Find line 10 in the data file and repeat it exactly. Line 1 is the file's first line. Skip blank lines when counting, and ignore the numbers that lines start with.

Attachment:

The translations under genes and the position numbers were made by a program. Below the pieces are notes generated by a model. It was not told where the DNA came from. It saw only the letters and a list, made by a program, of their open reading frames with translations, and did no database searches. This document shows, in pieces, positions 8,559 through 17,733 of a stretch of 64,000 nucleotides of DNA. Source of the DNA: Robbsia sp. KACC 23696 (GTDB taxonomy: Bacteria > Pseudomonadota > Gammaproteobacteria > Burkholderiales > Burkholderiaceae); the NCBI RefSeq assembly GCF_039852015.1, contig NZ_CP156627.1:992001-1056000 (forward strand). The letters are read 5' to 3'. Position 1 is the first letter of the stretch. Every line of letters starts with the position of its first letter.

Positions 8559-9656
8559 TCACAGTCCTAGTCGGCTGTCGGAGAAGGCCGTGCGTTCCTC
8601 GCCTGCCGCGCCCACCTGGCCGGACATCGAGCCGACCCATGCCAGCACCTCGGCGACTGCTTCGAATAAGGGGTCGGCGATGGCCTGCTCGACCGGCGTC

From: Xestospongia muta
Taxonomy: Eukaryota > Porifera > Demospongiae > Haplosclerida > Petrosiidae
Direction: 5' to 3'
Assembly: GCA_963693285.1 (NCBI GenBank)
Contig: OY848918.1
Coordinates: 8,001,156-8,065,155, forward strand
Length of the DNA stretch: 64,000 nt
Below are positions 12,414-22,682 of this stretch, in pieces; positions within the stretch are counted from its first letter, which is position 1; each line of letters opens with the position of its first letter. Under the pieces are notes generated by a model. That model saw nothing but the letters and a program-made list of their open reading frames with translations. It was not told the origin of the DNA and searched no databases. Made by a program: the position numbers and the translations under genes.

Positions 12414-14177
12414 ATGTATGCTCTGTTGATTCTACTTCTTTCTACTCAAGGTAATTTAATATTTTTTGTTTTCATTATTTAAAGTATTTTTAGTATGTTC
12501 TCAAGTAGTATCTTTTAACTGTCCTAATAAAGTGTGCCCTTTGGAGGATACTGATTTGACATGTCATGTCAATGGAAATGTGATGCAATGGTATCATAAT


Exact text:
Coordinates: 8,001,156-8,065,155, forward strand